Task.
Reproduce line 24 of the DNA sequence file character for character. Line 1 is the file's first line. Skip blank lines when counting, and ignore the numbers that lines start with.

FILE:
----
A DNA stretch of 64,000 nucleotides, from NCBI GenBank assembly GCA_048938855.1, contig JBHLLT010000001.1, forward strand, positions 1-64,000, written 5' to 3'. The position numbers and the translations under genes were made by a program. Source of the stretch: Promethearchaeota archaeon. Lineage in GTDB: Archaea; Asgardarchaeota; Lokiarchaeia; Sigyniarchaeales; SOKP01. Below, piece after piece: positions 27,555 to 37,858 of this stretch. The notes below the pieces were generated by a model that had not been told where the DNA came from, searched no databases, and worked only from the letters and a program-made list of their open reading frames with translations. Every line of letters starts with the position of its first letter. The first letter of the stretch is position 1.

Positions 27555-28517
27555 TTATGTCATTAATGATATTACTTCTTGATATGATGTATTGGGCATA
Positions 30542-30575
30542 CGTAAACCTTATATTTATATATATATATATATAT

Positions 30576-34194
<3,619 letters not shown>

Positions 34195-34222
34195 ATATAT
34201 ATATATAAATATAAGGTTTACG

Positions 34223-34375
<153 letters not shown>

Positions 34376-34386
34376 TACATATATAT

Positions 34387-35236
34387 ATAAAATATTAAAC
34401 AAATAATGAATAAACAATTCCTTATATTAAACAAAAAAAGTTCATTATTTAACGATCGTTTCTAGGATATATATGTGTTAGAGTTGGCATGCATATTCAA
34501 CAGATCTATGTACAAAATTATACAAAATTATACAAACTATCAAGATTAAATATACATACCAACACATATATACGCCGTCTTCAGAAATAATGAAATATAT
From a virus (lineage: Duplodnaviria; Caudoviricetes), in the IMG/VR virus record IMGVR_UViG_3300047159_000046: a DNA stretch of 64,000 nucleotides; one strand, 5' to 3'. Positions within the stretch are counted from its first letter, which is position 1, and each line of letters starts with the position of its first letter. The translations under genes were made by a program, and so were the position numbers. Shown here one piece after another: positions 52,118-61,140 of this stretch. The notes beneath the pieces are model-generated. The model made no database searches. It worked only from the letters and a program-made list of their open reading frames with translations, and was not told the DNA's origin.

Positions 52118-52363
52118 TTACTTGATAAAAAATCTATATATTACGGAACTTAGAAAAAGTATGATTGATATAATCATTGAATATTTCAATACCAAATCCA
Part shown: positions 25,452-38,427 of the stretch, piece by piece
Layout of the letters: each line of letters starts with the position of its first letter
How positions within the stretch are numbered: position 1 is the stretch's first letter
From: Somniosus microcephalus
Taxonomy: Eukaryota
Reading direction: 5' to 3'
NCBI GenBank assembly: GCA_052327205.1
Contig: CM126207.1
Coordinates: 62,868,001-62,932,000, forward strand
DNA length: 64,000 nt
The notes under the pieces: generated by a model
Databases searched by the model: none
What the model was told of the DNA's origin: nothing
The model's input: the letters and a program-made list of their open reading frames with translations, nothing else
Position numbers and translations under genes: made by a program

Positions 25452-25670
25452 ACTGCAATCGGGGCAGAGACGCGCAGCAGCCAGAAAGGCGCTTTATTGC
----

How positions within the stretch are numbered: position 1 is the stretch's first letter